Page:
In 2003, DNAPrint Genomics began to license its test to police agencies. The scientists realized, Thomas says, that knowing a suspect's race or ancestral background "may not be great for, 'Who do we arrest?' " but could help police determine, "Who do we question?"

The company's test was first used in a criminal investigation in the Baton Rouge area, where a series of at least seven rape/murders had authorities stumped. Witnesses had reported seeing a white man in a white truck near the scene of two of the killings. Police had taken DNA samples from more than 1,200 white men in the area and had not found a match to samples from the crimes.

Then the DNAPrint Genomics ancestry test found that the unknown attacker was mostly of Sub-Saharan African ancestry with a smattering of Native American.

That led authorities to focus on Derrick Todd Lee, a black man with convictions for burglary and stalking. Additional testing matched Lee's DNA to samples taken from victims. He has been convicted in two of the slayings.

In 2004, police in Charlottesville, Va., used ancestry testing to confirm the race of a suspect in six unsolved rapes that began in 1997. Police had been criticized for seeking DNA samples from local black men based on victims' descriptions of the assailant. The testing indicated that he indeed was of Sub-Saharan African descent.

Ancestry testing also has been used on a female skeleton that was found in the snow near Mammoth Lake, Calif., in May 2003. The slain woman initially was misidentified as southeast Asian, based on witnesses' descriptions of a woman seen in the area. DNAPrint Genomics found she actually was a Native American, a finding confirmed by analyses of her diet and bone composition and further DNA tests.

The ancestry test "turned around the whole investigation," says Paul Dostie, the police detective investigating the case. "We're still looking for the killer, but we know a lot more now."

New technology 'scares me'

For all the promise of ancestry testing, there are increasing concerns about how police will use such information.

Defense lawyer Bruce Unangst, who defended Lee in his second murder trial, says the new technology "scares me. It's supposed to be new and foolproof, but that's traditionally what they say about all new" crime-fighting innovations. "By the time we find out there are serious questions ... a whole bunch of innocent people have had their DNA searched."

Last year, London police sought DNA samples from officers of Afro-Caribbean backgrounds to compare them with evidence from nine unsolved rapes. The suspect's accent and the neighborhood in which he operated suggested to police that he was a black man with Caribbean roots.

Working with DNAPrint Genomics, London police hoped to develop a database of DNA characteristics that are particular to Afro-Caribbeans to confirm their suspicions and to help them find suspects in other cases.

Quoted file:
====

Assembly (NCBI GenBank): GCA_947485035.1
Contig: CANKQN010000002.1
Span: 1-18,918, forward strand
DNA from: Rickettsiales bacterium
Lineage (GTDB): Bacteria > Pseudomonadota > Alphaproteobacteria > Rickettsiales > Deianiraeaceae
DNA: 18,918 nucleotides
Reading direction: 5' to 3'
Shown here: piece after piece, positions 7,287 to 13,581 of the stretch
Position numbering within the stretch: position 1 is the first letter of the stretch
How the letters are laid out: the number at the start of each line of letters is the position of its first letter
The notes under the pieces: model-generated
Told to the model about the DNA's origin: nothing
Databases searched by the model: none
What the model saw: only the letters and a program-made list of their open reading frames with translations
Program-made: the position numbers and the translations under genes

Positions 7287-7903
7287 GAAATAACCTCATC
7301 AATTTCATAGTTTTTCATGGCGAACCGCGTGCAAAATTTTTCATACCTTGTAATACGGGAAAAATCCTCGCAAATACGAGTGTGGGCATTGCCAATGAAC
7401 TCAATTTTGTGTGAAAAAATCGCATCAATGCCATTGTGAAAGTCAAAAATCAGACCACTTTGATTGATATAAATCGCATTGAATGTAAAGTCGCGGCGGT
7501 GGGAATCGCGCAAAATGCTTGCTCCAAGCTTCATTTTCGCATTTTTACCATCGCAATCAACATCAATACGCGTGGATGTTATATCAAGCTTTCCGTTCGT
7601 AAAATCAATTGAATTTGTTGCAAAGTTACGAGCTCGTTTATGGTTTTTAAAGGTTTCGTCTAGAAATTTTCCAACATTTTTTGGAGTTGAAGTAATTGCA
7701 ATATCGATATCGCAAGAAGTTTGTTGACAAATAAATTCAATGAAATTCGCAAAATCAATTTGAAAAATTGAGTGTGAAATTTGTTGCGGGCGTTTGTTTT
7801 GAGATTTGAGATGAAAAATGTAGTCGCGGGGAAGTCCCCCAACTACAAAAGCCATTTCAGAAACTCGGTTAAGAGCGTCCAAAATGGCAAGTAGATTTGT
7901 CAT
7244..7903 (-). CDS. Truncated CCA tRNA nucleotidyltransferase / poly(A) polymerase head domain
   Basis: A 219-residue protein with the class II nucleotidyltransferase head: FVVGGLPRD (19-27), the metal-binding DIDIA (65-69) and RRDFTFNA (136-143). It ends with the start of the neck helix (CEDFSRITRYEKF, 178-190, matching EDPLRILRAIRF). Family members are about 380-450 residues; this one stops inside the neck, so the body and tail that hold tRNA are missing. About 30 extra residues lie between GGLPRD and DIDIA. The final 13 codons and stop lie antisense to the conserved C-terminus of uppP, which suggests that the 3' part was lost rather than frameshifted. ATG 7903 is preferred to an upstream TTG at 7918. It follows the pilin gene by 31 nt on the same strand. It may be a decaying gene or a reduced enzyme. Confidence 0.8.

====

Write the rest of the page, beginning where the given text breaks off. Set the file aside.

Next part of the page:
Rhoden, as head of the Black Police Association, urged members not to cooperate. "In our view, this promoted racial stereotyping while adding little to the investigation."

Melton, the private lab president from State College, Pa., says inferring a suspect's appearance by examining only 176 ancestry markers is "more than (labs) ought to be doing."

Because scientists have identified thousands of SNPs, Melton says, many more should be tested.

DNAPrint Genomics reviewed about 25,000 DNA markers before choosing the 176 that were "most informative of ancestry," Thomas says. The company now has a test that can tell whether a European's DNA came from a northern or southern European, he says.

For detectives who use its service, the company provides photographs of people whose ancestral profile matches that of the detectives' suspect.

"What does a Northern European, Native American and Southeast Asian mixture look like? That's a fair question," Thomas says. "We're told the photographs are extremely helpful."

The company's research is continuing. After Afro-Caribbean police in London refused to donate DNA samples, DNAPrint Genomics collected about 150 samples from police on Caribbean islands.

More samples are needed, Thomas says, but the DNA profiles collected so far suggest there are markers that distinguish Afro-Caribbean blacks from others in the Sub-Saharan group.

London police, Thomas says, were "on the right track" in their rape investigation.

Rhoden draws a different lesson from the episode. He notes that few of the Caribbean officers who gave DNA samples were willing to have their photographs added to the company's files.

"Even for these guys, who wished to be helpful, that was going too far," Rhoden says. "We should take notice of how nervous it makes such people before we endorse any kind of mass DNA taking from ordinary people." (Return to top of page)


Early humans followed the coast
By Paul Rincon